I see in their art, especially in kindergarten, an intimacy with Spirit and to their own spirits. They create these stories and myths effortlessly. I love to watch them lost in their play. To them, it’s all just play until someone tells them that it’s “work,” and that they need to do things a certain way.
From that indoctrination, kids learn to be judgmental of themselves and others. And as a result, they lose their authenticity and their connection little by little. These young children remind me that I have to keep my “innocence,” and recapture my childlike authenticity, to be close to spirit.
SOUL’S CODE: Where did shamanism enter the picture for you?
Claire Elek: The opportunity of a lifetime came up when I got to travel to Mexico, learned about the Mayans, and their myths and visited the pyramids in Merida, Mexico. I saw wonderful stone reliefs of their rituals. Five years later, I took an extensive trip through South East Asia, and absorbed incredible Indonesian theater and art. I realized Jung’s archetypes were alive in those works.
Suddenly my eyes were opened as I connected contemporary Jungian archetypes with the ancient spiritual and tribal characters in these artistic and dramatic creations. When I came home I engrossed myself in books about Shamanism, especially, “The Way of the Shaman” by Michael Harner.
Through a synchronicity, I attended a workshop he gave and learned to “journey” (dream in a deep meditative state, induced by a monotonous drum beat). Later, I joined a Shamanic Circle and did other healing workshops.
In these experiences, I received personal healing messages for myself and others through “power animals,” kind of like the creatures you see in the movie The Golden Compass.
SOUL’S CODE: How did you integrate those spiritual experiences with your painting technique?
Claire Elek: I was in this period of drawing and painting my plants. I set them by windows where the sun created beautiful patterns on their leaves and my tables. I used light to create interesting shadows behind them on the canvas. One day, I’d left a painting of a jungle scene on my drawing-table — and I decided to play with illusions.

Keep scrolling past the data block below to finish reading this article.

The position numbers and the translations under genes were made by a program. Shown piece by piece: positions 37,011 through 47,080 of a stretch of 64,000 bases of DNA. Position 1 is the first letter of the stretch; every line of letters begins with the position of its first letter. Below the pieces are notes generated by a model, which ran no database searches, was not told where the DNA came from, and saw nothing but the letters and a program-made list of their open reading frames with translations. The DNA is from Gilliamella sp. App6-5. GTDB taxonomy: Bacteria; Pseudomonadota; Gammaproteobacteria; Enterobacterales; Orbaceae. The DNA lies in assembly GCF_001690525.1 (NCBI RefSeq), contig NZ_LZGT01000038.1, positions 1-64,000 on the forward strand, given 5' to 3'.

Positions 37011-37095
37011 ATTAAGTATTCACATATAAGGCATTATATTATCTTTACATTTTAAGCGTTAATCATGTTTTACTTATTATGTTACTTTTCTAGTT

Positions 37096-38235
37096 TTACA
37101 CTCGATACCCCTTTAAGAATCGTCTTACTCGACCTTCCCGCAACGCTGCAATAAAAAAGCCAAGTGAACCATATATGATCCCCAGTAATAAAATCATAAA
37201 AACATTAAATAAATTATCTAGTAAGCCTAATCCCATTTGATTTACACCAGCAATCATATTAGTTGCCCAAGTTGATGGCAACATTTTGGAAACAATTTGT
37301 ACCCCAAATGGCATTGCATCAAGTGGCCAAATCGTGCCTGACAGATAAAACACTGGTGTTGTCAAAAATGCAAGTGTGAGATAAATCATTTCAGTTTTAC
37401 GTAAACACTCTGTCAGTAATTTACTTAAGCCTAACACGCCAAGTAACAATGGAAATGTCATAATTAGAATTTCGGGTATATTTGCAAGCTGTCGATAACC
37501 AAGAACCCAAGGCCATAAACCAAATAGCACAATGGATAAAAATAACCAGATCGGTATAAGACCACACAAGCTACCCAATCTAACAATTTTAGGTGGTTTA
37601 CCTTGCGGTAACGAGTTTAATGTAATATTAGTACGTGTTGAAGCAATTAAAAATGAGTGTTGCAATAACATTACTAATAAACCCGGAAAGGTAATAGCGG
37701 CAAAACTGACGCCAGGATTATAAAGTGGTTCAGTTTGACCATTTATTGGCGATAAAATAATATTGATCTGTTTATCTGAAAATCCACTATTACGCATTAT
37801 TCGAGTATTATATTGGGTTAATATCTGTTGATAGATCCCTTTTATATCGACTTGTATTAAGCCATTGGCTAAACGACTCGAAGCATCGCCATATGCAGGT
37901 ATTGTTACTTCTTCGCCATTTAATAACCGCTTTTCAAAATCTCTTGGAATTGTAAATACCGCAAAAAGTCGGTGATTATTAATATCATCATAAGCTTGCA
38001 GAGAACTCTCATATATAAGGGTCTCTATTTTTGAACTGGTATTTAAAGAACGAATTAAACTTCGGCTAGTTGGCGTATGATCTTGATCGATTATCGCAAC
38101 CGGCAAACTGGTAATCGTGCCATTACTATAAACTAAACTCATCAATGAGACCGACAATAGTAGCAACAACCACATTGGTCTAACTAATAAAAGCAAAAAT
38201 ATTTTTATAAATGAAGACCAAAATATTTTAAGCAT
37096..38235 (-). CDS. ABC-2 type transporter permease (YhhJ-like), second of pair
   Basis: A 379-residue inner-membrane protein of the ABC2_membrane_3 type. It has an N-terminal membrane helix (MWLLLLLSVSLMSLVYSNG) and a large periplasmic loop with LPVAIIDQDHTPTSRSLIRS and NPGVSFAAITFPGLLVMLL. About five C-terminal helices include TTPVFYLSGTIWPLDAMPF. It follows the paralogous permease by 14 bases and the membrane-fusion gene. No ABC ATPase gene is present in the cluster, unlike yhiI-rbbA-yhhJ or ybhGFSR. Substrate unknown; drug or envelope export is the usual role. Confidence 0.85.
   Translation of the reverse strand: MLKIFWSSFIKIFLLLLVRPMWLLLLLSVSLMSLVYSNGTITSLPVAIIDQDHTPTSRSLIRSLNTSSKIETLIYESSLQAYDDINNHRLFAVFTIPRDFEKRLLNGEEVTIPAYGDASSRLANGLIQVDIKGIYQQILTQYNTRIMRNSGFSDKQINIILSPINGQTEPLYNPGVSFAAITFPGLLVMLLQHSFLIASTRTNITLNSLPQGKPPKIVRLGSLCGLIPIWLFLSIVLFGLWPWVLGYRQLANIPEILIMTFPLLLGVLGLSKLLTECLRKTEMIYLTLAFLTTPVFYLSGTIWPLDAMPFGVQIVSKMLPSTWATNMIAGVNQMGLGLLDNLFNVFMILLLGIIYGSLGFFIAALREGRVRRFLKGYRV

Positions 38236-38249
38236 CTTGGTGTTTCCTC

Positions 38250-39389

I set some plants in pots up in front of the painting, and started a new drawing of the plants and the painting together. Well, all of a sudden the pots seemed really superfluous. And my drawing became a dense jungle I called “Crazy Rhythm,” inspired by the Jazz age in 1920′s America.
This experiment freed me. It released my imagination.
SOUL’S CODE: If the act of creating is a form of therapy, how did this professional breakthrough help you personally?
Claire Elek: My next big turning point was a trip to Costa Rica and the rainforest. I’d read a lot about shape-shifting in shamanic trances. Depicting myths about transformation, I came up with “The Garden of the Goddess” (the image at the top of this page). It shows a female hero shape-shift from animal into human form — a classic trope in shamanic folklore.
At the same time, these myths became a sort of personal therapy for me, as I struggled to find the courage to face my fears of the unknown. They helped me reach down into my authentic self, and begin to express my strengths and weaknesses in relationships.
Adults sometimes have a more difficult time moving into unknown territory because of certain childhood experiences.
Sometimes these dangers may feel so scary that we believe our psychological survival may be threatened by a kind of death of our sanity.
Meet Claire Elek inside her virtual gallery.